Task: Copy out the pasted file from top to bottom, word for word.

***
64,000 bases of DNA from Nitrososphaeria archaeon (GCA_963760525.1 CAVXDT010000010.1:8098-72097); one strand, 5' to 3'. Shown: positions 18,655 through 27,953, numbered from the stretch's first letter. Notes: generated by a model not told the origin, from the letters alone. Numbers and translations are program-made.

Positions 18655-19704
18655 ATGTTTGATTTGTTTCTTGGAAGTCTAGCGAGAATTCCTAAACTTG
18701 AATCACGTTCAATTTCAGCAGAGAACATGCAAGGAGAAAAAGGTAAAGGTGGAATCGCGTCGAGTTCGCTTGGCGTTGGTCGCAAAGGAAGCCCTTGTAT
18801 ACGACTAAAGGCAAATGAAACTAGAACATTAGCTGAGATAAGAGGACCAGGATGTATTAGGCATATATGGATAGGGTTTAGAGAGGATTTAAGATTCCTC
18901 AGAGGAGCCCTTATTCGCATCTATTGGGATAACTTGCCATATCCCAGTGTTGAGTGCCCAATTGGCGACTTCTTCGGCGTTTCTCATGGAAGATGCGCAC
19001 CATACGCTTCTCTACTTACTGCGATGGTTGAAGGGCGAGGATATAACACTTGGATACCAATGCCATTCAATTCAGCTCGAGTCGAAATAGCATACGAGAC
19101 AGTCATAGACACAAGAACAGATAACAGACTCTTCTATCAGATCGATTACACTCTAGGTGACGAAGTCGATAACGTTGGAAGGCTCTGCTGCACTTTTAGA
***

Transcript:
64,000 bases of DNA from Nitrososphaeria archaeon (GCA_963760525.1 CAVXDT010000010.1:8098-72097); one strand, 5' to 3'. Shown: positions 18,655 through 27,953, numbered from the stretch's first letter. Notes: generated by a model not told the origin, from the letters alone. Numbers and translations are program-made.

Positions 18655-19704
18655 ATGTTTGATTTGTTTCTTGGAAGTCTAGCGAGAATTCCTAAACTTG
18701 AATCACGTTCAATTTCAGCAGAGAACATGCAAGGAGAAAAAGGTAAAGGTGGAATCGCGTCGAGTTCGCTTGGCGTTGGTCGCAAAGGAAGCCCTTGTAT
18801 ACGACTAAAGGCAAATGAAACTAGAACATTAGCTGAGATAAGAGGACCAGGATGTATTAGGCATATATGGATAGGGTTTAGAGAGGATTTAAGATTCCTC
18901 AGAGGAGCCCTTATTCGCATCTATTGGGATAACTTGCCATATCCCAGTGTTGAGTGCCCAATTGGCGACTTCTTCGGCGTTTCTCATGGAAGATGCGCAC
19001 CATACGCTTCTCTACTTACTGCGATGGTTGAAGGGCGAGGATATAACACTTGGATACCAATGCCATTCAATTCAGCTCGAGTCGAAATAGCATACGAGAC
19101 AGTCATAGACACAAGAACAGATAACAGACTCTTCTATCAGATCGATTACACTCTAGGTGACGAAGTCGATAACGTTGGAAGGCTCTGCTGCACTTTTAGA